Lilly profit beats Wall St estimates, helped by cost cuts


By Ransdell Pierson

Oct 23 (Reuters) - Eli Lilly and Co on Wednesdayreported higher-than-expected quarterly earnings, helped by costcuts and a big price increase for top-selling antidepressantCymbalta, which begins facing generic competition in December.

The Indianapolis drugmaker said it had earned $1.20 billion,or $1.11 per share, in the third quarter, compared with $1.33billion, or $1.18 per share, a year earlier, when it tookspecial charges for a partnership agreement.

The profit handily topped the analysts' average forecast of$1.04 per share, according to Thomson Reuters I/B/E/S.

Analysts expect the company's earnings to plunge perhaps 25percent in 2014, as generic versions of Cymbalta andosteoporosis drug Evista flood the market and batter sales ofthe two blockbuster brands.

Even so, Atlantic Equities analyst Richard Purkiss saidinvestors would probably be rewarded after 2015, when harm fromthe patent expirations subsides and profits rebound from growingsales of other drugs and the introduction of new Lillytreatments for cancer and other diseases.

"Lilly is likely to be the fastest-growing big-cappharmaceutical company from 2015 to 2017, once the generic hitfrom Cymbalta and Evista is over, with double-digit earningsgrowth," Purkiss said. In the meantime, he said investors cancount on a continuation of Lilly's generous dividend.

Shares of Lilly were down 0.1 percent at $50.09 in morningtrading.

One of the company's most closely watched experimental drugsis ramucirumab, which when used by itself prolonged survival ofpatients with stomach cancer in late-stage trials. Some analystsbelieve its annual sales could exceed $1.5 billion by 2020 if itis approved for the hard-to-treat condition, and other forms ofcancer.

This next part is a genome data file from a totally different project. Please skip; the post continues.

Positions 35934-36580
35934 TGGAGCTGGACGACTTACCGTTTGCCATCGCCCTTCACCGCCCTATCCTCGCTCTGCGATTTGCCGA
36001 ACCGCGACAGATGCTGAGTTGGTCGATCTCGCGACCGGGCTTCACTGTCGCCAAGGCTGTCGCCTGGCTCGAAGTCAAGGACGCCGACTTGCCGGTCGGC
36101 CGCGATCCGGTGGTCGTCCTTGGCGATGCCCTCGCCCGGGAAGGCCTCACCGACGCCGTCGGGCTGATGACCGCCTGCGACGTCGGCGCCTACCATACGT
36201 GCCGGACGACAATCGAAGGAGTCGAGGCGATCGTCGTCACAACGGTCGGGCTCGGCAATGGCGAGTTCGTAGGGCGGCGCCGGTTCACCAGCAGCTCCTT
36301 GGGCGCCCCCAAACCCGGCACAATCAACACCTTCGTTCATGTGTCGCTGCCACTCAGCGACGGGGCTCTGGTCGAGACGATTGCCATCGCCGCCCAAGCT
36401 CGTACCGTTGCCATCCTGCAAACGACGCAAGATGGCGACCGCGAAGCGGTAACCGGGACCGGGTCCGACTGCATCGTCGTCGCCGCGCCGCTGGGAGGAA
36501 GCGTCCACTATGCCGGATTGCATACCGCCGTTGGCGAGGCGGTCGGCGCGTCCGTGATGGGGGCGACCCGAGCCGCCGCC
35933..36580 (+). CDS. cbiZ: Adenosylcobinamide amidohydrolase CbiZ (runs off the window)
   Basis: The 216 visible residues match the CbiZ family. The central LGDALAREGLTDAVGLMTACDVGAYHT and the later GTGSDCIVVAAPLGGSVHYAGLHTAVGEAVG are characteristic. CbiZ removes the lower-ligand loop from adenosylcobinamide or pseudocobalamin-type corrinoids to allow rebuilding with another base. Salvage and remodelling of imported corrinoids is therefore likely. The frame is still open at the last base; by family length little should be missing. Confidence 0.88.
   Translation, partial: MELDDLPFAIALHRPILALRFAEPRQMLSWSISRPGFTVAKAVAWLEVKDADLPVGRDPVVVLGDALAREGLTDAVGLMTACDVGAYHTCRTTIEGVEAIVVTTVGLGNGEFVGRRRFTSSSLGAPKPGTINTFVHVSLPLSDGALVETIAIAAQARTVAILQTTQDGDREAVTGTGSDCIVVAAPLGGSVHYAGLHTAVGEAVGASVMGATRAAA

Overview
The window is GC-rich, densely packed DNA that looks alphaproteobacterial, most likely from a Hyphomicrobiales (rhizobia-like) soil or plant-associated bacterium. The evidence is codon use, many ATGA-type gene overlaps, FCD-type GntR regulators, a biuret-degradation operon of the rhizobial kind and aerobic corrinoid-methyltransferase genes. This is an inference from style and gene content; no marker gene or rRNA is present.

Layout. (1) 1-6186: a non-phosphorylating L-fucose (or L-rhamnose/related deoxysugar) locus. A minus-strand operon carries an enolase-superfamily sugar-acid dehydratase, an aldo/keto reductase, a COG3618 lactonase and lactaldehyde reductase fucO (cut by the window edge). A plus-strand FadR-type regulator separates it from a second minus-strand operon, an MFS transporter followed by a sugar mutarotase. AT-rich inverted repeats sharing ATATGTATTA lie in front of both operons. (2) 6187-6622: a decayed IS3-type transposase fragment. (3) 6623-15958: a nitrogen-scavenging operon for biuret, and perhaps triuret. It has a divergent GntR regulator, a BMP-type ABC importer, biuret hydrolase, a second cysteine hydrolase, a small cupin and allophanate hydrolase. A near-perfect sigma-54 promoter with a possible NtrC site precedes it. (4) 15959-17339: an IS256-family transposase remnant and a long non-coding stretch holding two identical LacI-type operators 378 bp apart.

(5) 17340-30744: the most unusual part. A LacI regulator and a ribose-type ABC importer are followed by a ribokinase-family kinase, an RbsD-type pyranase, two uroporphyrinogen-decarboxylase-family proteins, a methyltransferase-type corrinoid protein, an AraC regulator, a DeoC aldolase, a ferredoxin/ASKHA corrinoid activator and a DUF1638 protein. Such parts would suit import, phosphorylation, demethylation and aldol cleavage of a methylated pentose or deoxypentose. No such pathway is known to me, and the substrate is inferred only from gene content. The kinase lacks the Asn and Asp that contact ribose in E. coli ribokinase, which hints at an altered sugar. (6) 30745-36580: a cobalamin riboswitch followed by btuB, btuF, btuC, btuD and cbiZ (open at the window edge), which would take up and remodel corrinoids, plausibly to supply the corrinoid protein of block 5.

Lilly said on Wednesday that U.S. regulators had assigned apriority review to ramucirumab and might decide by the secondquarter of 2014 whether to approve it.

The company's sales rose 6 percent to $5.78 billion in thethird quarter, slightly above Wall Street expectations of $5.76billion, with most of the growth coming from price increases onits medicines. Global revenue would have risen 8 percent, if notfor the weaker dollar, which lowers the value of sales inoverseas markets.

The company squeezed 11 percent growth for Cymbalta byraising prices, bringing those sales to $1.38 billion. But thenumber of prescriptions filled for Lilly's flagship productdeclined.

Sales of lung cancer drug Alimta rose 7 percent to $691million, while anti-impotence treatment Cialis jumped 9 percentto $527 million. Sales of Evista, which loses patent protectionearly next year, were up 3 percent at $256 million.

Lilly's marketing, selling and administrative expensesshrank by 6 percent in the quarter.

The company raised the low end of its full-year earningsforecast, excluding special items, to $4.10 a share from $4.05while keeping the top end at $4.15.

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